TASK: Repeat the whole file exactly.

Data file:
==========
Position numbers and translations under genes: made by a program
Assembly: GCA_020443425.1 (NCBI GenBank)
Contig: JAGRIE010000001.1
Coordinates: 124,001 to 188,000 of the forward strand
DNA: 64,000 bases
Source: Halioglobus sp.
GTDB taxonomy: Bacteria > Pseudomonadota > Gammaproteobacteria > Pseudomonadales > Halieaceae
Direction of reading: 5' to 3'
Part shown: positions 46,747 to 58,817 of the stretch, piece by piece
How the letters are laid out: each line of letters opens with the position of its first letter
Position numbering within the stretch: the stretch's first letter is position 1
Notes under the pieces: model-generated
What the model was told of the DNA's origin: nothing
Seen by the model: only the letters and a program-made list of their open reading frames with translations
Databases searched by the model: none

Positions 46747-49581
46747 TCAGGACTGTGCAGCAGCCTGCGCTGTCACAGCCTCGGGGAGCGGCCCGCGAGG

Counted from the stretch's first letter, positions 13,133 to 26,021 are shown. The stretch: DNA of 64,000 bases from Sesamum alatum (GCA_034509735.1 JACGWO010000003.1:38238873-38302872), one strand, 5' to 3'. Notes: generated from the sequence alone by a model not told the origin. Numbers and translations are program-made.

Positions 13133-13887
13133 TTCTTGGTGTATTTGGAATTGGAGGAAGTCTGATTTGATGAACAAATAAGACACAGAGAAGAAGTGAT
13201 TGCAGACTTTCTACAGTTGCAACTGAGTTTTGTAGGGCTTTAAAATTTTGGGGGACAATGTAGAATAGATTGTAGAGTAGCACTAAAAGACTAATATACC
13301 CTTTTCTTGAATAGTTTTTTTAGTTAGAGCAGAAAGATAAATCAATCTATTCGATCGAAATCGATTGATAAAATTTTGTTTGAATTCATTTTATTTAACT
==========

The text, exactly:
Position numbers and translations under genes: made by a program
Assembly: GCA_020443425.1 (NCBI GenBank)
Contig: JAGRIE010000001.1
Coordinates: 124,001 to 188,000 of the forward strand
DNA: 64,000 bases
Source: Halioglobus sp.
GTDB taxonomy: Bacteria > Pseudomonadota > Gammaproteobacteria > Pseudomonadales > Halieaceae
Direction of reading: 5' to 3'
Part shown: positions 46,747 to 58,817 of the stretch, piece by piece
How the letters are laid out: each line of letters opens with the position of its first letter
Position numbering within the stretch: the stretch's first letter is position 1
Notes under the pieces: model-generated
What the model was told of the DNA's origin: nothing
Seen by the model: only the letters and a program-made list of their open reading frames with translations
Databases searched by the model: none

Positions 46747-49581
46747 TCAGGACTGTGCAGCAGCCTGCGCTGTCACAGCCTCGGGGAGCGGCCCGCGAGG

Counted from the stretch's first letter, positions 13,133 to 26,021 are shown. The stretch: DNA of 64,000 bases from Sesamum alatum (GCA_034509735.1 JACGWO010000003.1:38238873-38302872), one strand, 5' to 3'. Notes: generated from the sequence alone by a model not told the origin. Numbers and translations are program-made.

Positions 13133-13887
13133 TTCTTGGTGTATTTGGAATTGGAGGAAGTCTGATTTGATGAACAAATAAGACACAGAGAAGAAGTGAT
13201 TGCAGACTTTCTACAGTTGCAACTGAGTTTTGTAGGGCTTTAAAATTTTGGGGGACAATGTAGAATAGATTGTAGAGTAGCACTAAAAGACTAATATACC
13301 CTTTTCTTGAATAGTTTTTTTAGTTAGAGCAGAAAGATAAATCAATCTATTCGATCGAAATCGATTGATAAAATTTTGTTTGAATTCATTTTATTTAACT